1 Answer | Add Yours
The resolution is the part of the story that ties up the loose ends. In this case, it is when Sherlock explains to Dr. Watson how he solved the mystery. Sherlock Holmes had made the logical deduction that there must be a ventilator between Dr. Roylett's room and Julia's room because the sister had remarked that she could smell his cigar smoke. The house was undergoing renovation and the ventilator was made during this time. The bed was fastened to the floor so the person couldn't move it, and a cord was hung next to the bed. It was clearly not meant as a bell pull because nothing happened when it was pulled. Sherlock felt that something had to crawl down that bell pull. He knew the doctor had been getting creatures from India, and Sherlock figured that the doctor would be able to kill with a poison that was unknown in this fashion given his Eastern training. The creature was a swamp adder, a very poisonous snake. The whistle was the doctor's way of recalling the snake. He had trained it using the milk that was in his room. When the snake would return, he would then place the loop over the snake's neck and return it to the safe until the next night. Each night he would put the snake through the ventilator, knowing that it would crawl down the cord and land on the bed. Sooner or later it would bite the inhabitant of the bed. The metallic clang that Miss Stoner had heard was the doctor closing the safe. When Sherlock and Dr. Watson were in the room, Sherlock heard the snake hiss and attacked it with his cane. This action forced the snake back through the ventilator. It was angry and bit the first person it saw, which happened to be the doctor. The doctor died ten seconds later. Sherlock and Dr. Holmes found the snake curled around the doctor's head like a "speckled band". Sherlock Holmes is not sorry that he indirectly caused the death of Dr. Roylett.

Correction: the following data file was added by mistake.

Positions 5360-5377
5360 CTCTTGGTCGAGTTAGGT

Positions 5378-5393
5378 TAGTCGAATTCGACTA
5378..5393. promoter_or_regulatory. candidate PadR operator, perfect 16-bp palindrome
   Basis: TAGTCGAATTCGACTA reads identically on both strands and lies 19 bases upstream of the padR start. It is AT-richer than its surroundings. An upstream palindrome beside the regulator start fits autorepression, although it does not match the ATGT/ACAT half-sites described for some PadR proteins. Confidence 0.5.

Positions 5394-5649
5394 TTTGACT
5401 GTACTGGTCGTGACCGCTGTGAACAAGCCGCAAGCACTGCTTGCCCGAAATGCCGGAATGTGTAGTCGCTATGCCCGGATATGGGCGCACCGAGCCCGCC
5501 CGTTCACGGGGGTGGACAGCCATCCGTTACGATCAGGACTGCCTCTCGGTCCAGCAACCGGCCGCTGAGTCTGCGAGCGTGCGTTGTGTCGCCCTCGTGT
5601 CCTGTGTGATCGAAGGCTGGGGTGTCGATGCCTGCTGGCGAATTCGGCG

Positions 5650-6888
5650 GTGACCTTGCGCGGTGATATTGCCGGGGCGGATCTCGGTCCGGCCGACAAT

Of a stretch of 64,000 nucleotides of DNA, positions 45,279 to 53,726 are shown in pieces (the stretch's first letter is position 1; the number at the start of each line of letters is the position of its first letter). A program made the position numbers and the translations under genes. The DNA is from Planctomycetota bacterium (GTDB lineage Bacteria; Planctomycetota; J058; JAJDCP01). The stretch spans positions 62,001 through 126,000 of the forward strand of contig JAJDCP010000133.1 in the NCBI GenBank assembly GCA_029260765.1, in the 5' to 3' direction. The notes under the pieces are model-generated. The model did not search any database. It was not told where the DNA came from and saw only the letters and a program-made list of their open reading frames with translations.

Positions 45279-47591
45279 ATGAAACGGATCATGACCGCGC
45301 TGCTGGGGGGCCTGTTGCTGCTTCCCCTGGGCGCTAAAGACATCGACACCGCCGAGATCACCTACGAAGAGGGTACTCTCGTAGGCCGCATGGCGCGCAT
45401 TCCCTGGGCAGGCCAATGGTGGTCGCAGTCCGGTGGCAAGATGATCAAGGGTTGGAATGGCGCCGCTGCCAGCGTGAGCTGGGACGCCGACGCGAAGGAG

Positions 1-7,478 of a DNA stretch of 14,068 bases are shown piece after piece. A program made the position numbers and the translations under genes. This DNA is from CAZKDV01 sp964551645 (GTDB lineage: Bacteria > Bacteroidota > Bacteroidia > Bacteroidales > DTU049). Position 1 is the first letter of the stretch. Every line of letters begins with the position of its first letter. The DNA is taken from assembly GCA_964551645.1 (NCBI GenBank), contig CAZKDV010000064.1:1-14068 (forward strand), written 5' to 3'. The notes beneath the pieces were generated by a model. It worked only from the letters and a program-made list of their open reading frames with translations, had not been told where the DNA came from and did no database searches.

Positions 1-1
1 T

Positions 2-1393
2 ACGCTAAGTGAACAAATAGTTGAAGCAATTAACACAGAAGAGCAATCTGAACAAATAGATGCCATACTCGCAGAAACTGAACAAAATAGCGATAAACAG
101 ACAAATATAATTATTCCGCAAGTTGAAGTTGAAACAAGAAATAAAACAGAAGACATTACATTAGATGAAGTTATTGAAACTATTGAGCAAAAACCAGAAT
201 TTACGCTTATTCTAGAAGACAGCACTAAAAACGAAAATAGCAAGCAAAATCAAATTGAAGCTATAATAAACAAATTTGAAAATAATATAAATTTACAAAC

We’ve answered 319,200 questions. We can answer yours, too.Ask a question